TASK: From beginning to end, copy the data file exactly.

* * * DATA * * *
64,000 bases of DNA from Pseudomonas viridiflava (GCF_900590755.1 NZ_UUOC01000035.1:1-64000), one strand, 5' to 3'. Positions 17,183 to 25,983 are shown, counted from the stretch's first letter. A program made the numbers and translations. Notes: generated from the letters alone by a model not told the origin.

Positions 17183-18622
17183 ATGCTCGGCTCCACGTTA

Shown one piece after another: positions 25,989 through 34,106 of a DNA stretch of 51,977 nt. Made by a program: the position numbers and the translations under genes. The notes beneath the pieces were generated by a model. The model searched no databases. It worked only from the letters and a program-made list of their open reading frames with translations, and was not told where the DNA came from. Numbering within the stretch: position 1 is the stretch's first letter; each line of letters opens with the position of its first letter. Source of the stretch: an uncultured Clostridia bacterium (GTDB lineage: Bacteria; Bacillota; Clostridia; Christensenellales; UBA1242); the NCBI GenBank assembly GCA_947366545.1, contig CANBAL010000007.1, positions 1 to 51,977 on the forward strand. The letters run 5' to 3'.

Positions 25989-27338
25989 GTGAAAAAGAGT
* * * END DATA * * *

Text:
64,000 bases of DNA from Pseudomonas viridiflava (GCF_900590755.1 NZ_UUOC01000035.1:1-64000), one strand, 5' to 3'. Positions 17,183 to 25,983 are shown, counted from the stretch's first letter. A program made the numbers and translations. Notes: generated from the letters alone by a model not told the origin.

Positions 17183-18622
17183 ATGCTCGGCTCCACGTTA

Shown one piece after another: positions 25,989 through 34,106 of a DNA stretch of 51,977 nt. Made by a program: the position numbers and the translations under genes. The notes beneath the pieces were generated by a model. The model searched no databases. It worked only from the letters and a program-made list of their open reading frames with translations, and was not told where the DNA came from. Numbering within the stretch: position 1 is the stretch's first letter; each line of letters opens with the position of its first letter. Source of the stretch: an uncultured Clostridia bacterium (GTDB lineage: Bacteria; Bacillota; Clostridia; Christensenellales; UBA1242); the NCBI GenBank assembly GCA_947366545.1, contig CANBAL010000007.1, positions 1 to 51,977 on the forward strand. The letters run 5' to 3'.

Positions 25989-27338
25989 GTGAAAAAGAGT